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Dry eyes are a common condition that occurs when your tears aren't able to provide adequate lubrication for your eyes. Tears can be inadequate for many reasons. For example, dry eyes may occur if you don't produce enough tears or if you produce poor-quality tears. Dry eyes feel uncomfortable. If you have dry eyes, your eyes may sting or burn. You may experience dry eyes in certain situations, such as on an airplane, in an air-conditioned room, while riding a bike or after looking at a computer screen for a few hours.

People usually begin experiencing dry eye symptoms as they age, but the condition can also result from certain medications, conditions or injuries. Dry eye is not only painful,  it can also damage the eye's tissues and impair vision. Fortunately, many treatment options are available. 

Non-surgical treatments for dry eye include blinking exercises, increasing humidity at home or work, and use of artificial tears or moisturizing ointment. If these methods fail, small punctal plugs may be inserted in the corners of the eyes to limit tear drainage, or the drainage tubes in the eyes may be surgically closed. Eyelid surgery is also a solution if an eyelid condition is causing your dry eyes.Treatments for dry eyes may make you more comfortable. These treatments can include lifestyle changes and eye drops. You'll likely need to take these measures indefinitely to control the symptoms of dry eyes. 

 

Information From Google

Keratoconjunctivitis sicca (KCS), also called dry eye syndrome (DES) or keratitis siccais an eye disease caused by eye dryness, which, in turn, is caused by either decreased tear production or increased tear film evaporation. It is found in humans and some animals. KCS is the most common eye disease, affecting 5 - 6% of the population. Prevalence rises to 6 - 9.8% in postmenopausal women, and as high as 34% in the elderly. The phrase "keratoconjunctivitis sicca" is Latin, and its translation is "dry [inflammation] of the cornea and conjunctiva".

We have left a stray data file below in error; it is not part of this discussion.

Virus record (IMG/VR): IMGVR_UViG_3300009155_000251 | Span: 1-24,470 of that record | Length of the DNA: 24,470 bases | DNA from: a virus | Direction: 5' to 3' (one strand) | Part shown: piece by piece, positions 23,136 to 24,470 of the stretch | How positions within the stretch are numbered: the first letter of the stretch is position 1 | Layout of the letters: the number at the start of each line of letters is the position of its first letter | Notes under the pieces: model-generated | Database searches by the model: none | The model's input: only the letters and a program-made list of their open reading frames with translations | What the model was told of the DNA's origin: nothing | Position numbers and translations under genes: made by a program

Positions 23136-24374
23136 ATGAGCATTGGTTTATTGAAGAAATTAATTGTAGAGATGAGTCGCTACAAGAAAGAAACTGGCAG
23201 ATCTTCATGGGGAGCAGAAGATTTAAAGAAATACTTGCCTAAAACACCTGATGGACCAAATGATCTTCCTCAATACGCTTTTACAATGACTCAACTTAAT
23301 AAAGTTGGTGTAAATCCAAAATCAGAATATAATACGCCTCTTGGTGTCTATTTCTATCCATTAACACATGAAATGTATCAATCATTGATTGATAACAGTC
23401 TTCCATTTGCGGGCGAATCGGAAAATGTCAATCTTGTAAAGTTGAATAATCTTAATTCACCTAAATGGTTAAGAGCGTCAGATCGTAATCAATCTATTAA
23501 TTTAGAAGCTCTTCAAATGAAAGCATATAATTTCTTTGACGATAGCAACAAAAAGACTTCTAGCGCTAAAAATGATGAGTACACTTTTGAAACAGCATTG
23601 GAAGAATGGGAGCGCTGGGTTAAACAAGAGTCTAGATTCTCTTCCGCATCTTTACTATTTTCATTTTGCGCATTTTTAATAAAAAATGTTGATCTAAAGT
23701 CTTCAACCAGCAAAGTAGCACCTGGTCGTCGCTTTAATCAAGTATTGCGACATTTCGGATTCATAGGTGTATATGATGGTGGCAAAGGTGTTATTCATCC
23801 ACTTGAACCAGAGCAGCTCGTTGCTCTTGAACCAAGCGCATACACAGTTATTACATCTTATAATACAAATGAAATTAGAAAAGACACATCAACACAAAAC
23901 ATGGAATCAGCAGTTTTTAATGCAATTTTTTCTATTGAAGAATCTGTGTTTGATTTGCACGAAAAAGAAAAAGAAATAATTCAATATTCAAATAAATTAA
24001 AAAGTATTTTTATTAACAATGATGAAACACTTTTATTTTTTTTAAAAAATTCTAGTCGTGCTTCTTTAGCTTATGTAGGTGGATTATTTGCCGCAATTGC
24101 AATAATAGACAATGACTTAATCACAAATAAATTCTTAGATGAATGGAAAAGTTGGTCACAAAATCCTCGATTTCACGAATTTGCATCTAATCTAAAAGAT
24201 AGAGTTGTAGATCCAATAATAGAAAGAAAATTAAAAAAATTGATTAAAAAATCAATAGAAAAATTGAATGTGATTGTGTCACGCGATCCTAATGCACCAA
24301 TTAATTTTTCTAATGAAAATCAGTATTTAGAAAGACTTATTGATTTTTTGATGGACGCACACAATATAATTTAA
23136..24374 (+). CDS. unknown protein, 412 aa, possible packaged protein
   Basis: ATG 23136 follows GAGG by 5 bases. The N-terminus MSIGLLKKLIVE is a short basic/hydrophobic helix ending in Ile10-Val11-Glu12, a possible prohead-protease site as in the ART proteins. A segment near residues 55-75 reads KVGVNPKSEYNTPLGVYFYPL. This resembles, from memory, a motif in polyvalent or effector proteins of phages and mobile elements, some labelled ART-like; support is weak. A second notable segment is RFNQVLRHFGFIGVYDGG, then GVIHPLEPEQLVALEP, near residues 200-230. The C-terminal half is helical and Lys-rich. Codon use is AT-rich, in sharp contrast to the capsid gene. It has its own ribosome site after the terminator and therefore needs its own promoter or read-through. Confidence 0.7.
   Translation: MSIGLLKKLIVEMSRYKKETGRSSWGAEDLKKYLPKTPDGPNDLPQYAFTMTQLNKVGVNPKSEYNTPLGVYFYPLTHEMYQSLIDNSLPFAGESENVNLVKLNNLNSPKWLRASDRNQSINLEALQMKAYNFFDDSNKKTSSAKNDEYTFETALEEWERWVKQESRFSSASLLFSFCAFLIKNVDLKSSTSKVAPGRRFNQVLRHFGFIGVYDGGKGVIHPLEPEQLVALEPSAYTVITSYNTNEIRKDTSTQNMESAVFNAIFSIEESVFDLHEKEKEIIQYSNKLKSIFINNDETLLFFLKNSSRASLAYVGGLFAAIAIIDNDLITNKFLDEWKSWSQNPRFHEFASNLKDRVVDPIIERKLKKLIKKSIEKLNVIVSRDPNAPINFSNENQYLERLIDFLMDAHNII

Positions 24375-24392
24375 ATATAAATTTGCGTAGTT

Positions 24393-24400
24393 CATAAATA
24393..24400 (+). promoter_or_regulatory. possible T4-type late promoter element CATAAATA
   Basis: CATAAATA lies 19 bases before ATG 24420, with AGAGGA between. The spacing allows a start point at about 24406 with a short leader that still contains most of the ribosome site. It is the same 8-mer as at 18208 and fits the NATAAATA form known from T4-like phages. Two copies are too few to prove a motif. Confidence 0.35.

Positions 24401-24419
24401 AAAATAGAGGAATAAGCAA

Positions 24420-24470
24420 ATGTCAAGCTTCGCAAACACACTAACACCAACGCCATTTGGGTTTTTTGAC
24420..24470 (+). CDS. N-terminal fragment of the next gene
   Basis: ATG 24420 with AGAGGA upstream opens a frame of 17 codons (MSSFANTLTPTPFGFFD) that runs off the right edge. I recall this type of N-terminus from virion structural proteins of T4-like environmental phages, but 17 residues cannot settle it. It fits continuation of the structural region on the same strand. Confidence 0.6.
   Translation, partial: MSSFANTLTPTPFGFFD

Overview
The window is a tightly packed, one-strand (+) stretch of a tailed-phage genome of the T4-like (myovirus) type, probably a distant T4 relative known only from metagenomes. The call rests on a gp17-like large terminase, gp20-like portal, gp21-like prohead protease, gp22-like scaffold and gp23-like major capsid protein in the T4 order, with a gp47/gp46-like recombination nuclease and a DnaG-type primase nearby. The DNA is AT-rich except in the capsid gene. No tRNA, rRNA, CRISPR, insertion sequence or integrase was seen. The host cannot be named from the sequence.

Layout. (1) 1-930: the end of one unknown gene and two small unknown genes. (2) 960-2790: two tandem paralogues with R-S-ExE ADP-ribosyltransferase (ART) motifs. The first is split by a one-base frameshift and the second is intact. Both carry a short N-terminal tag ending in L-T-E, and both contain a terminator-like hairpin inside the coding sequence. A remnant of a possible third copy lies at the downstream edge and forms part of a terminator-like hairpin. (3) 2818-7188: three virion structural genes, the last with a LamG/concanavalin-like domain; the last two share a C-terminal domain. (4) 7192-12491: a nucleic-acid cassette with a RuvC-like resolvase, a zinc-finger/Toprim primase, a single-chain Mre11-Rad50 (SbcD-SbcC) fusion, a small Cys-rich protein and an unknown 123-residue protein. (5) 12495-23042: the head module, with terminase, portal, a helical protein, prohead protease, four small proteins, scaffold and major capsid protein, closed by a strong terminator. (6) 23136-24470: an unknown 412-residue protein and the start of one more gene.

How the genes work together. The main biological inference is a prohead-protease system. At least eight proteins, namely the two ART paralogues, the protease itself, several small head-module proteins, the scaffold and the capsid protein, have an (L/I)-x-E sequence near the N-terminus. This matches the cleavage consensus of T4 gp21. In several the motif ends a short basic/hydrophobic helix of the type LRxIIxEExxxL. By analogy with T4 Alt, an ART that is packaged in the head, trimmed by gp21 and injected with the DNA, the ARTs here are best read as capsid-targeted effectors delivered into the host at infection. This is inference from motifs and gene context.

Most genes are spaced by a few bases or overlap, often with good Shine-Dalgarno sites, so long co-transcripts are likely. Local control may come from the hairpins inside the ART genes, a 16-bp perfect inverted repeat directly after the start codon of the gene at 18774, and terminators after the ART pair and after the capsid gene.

Xerophthalmia (Listeni/ˌzɪərˌɒfˈθælmə/Greek for dry eyes, from Ξηροφθαλμία = ξηρός, dry + οφθαλμός, eye) is a medical condition in which the eye fails to produce tears. It may be caused by vitamin A deficiency, which is sometimes used to describe that condition, although there may be other causes.

Xerophthalmia caused by a severe vitamin A deficiency is described by pathologic dryness of the conjunctiva and cornea. The conjunctiva becomes dry, thick and wrinkled. If untreated, it can lead to corneal ulceration and ultimately toblindness as a result of corneal damage.

Xerophthalmia is a term that usually implies a destructive dryness of the conjunctival epithelium due to dietary vitamin A deficiency — a rare condition in developed countries, but still causing much damage in developing countries. Other forms of dry eye are associated with aging, poor lid closure, scarring from previous injury, or autoimmune diseases such asrheumatoid arthritis and Sjögren's syndrome, and these can all cause chronic conjunctivitisRadioiodine therapy can also induce xerophthalmia, often transiently, although in some patients late onset or persistent xerophthalmia has been observed.[1]

The damage to the cornea in vitamin A associated xerophthalmia is quite different from damage to the retina at the back of the globe, a type of damage which can also be due to lack of vitamin A, but which is caused by lack of other forms of vitamin A which work in the visual system. Xerophthalmia from hypovitaminosis A is specifically due to lack of the hormone-like vitamin A metabolite retinoic acid, since (along with certain growth-stunting effects) the condition can be reversed in vitamin A deficient rats by retinoic acid supplementation (however the retinal damage continues). Since retinoic acid cannot be reduced to retinal or retinol, these effects on the cornea must be specific to retinoic acid. This is in keeping with retinoic acid's known requirement for good health in epithelial cells, such as those in the cornea.

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